Estimates, Bids, and Time and Materials (T&M)

Estimates, bids, and time and materials (T&M). I often hear people in the community using these words interchangeably, but in truth these words mean quite different things to the business person who is contracting for services to the public.

Estimates: These are usually given if the potential client wants a price very quickly—just to see if it is within their ball park budget. It is just that, an estimate, and a contractor does not expect to have the client hold them to this price or to the price range. Often, we will give a low and high number as a range to the estimate. This is particularly done if there are a number of unknown challenges or risks involved to implement the task. An example of a common unknown challenge is when one has a break or multiple breaks in an irrigation system due to an accident or severe freezing. We do not have X-ray vision to know how many breaks there are and how many pipes or heads must be dug up and replaced to get the system to work successfully again.

T&M (Time and Materials): Occasionally, after giving an estimate to a client, the client wants to go ahead and have work accomplished. We try to make the client aware of what is included in a T&M job. Normally this does not include a contract. The first step is to sleuth out what needs to be done on site. This time is billed to the job. There may be some cleanup needed with removals involved, this will include labor for a trip to and from the recycle or dump site which is also billed. If a challenge is encountered during the job which needs special tools or equipment, there will be time to travel to purchase the equipment or to return to the shop to fetch it, if we own it, and this time is billed as well. Often, clients will not understand this situation because they want to pay only for the time that they see our employees on their site.

Bid: Most often we offer a bid for a job. This involves a contract which states what is included in the bid. We do our best to include the removals, the trips to and from the dump, the shop, the store and how many days and hours of labor it will require. If something is encountered during the job which is entirely outside of the contract, we will need to stop and give the client a bed price to perform the “additional to contract” work.

In a T&M job, the client takes on the risks of what might happen on the job. In a Bid job, the contractor takes on the risks of what might happen on the job and charges for it. Often it is less expensive for the client to work as a T&M job unless there is something unearthed which is unusually expensive. Most clients prefer a bid for their work as they then have a firm price to expect at the end of the job and they might feel that they do not know the contractor well enough to trust him/her, so they would rather take the risk of paying more for the product, rather than trusting the unknown or unfamiliar business person.

Phil‘s Garden Tips and Tricks for October

It is now the waning days of Summer. The kids are back in school and your commutes have changed as a result. Take a moment as you drive and enjoy the slow change of the seasons. The rainy season will be with us by the end of October! September and October are my two favorite months of the year, for dry but cooler weather and generally sunny skies.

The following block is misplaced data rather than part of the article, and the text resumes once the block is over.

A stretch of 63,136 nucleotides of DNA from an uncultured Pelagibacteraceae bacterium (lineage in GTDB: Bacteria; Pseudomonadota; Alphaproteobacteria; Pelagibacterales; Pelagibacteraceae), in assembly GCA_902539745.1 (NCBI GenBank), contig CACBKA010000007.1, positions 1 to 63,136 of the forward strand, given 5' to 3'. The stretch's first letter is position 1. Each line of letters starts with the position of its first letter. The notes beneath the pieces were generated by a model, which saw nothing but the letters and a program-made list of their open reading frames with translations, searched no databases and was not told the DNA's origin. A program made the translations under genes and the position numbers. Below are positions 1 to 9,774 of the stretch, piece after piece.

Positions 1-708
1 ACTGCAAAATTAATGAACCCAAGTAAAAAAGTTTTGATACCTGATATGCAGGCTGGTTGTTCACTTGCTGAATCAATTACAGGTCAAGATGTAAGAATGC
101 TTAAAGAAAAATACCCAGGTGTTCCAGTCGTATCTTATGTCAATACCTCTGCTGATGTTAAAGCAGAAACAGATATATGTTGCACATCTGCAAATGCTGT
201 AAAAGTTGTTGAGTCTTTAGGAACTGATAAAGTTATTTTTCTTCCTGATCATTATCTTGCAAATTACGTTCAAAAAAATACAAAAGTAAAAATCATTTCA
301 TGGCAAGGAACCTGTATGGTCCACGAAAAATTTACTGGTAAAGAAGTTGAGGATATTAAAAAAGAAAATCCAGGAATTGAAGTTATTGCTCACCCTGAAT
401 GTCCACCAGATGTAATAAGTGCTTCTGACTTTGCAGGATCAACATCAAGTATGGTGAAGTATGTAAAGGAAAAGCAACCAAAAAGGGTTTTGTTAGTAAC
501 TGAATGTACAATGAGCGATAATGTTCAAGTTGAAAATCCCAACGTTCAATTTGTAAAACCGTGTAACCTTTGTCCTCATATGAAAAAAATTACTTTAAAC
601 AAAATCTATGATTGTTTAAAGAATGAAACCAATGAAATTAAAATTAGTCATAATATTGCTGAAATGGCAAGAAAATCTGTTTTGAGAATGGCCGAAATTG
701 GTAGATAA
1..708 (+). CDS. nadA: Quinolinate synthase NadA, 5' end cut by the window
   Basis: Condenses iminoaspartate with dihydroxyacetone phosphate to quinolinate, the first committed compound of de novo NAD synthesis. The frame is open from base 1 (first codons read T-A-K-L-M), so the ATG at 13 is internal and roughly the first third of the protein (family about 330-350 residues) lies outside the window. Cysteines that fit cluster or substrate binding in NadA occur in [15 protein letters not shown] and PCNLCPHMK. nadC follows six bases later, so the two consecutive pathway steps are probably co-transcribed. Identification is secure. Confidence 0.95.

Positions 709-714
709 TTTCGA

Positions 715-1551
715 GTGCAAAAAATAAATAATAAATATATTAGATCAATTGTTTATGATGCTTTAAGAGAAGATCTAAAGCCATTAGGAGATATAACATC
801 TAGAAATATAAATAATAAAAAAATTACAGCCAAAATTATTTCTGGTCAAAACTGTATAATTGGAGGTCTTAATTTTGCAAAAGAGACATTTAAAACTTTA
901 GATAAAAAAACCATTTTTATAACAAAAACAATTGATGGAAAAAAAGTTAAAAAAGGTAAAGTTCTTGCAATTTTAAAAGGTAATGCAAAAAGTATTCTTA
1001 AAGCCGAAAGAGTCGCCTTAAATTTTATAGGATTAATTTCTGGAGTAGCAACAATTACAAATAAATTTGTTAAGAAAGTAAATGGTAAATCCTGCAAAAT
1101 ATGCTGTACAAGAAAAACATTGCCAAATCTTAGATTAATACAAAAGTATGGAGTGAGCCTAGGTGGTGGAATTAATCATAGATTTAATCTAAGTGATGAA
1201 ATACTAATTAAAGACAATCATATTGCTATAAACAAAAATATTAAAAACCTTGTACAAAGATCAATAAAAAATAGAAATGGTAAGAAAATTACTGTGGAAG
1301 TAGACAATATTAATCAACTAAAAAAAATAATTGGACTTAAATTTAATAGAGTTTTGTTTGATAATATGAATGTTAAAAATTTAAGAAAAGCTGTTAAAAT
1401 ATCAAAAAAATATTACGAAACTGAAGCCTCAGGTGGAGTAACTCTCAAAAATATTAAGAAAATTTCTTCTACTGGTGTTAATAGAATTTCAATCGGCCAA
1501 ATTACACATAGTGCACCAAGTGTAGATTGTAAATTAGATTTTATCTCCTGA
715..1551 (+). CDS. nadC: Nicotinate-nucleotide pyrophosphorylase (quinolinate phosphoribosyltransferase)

September Gardening Tasks:

  • Slack off on watering in the beds, but water some if your soil is dry. Less water now hardens plants off for winter.
  • Weed. Yes, still.
  • This month and next month are the best months to plant or renovate lawns, particularly as the air gets cooler and before it gets completely cloudy and cold.
  • Bait for slugs.
  • You can begin trimming off the tops of those perennials that have finished blooming and have turned brown to clear up the clutter.
  • Now is a good time to take rhododendron cuttings to start new ones if you are so inclined.
  • September through March are the best months of the year to transplant or plant. The very best month is November.
  • Prepare compost piles for recycling vegetation from garden and deciduous trees this fall. For a more detailed look at what makes good compost, read this blog post on composting.
  • Pick and store winter squash, if ready. This is usually late in September.
  • Use a copper spray for peach and cherry trees during dry periods.
  • Spray for bacterial canker of blueberries, leaf cane spot and juniper twig blight (after pruning away dead and infected twigs) during dry periods.
  • Bring houseplants indoors after cleaning and re-potting if nights get too cool. If possible, keep them out through October.
  • Pick tomatoes and potatoes.
  • September was the last month to plant your winter vegetable garden west of the Cascades. Examples are winter hardy kale, Brussels sprouts, different Italian greens, broccoli, raab, turnips, cabbage, kohlrabi and more.
  • September was also the final month for regular lawn fertilizer application (use a special Fall/Winter mix later in November).

How to Over Seed Your Lawn

The best time for over seeding (filling in bare spots) or just seeding in general is September/October/November or March/April/ May.

  1. Scratch/rough up the bare areas in the lawn with a leaf rake or a hard rake if necessary.
  2. Sprinkle some seed over the bare areas. Cover it about ¼” deep with a grass seed mulch.
  3. Wait about a month to see what happens. If green tiny shoots, like dog hair, begin appearing, you are doing well.
  4. If no green appears—or not enough to create happiness—repeat the performance every three weeks until you have grass.
  5. Keep the bag of grass seed in a cool place (like a garage) over the winter. In the summer put it in a refrigerator. (Watch out for rodents, they love the stuff!)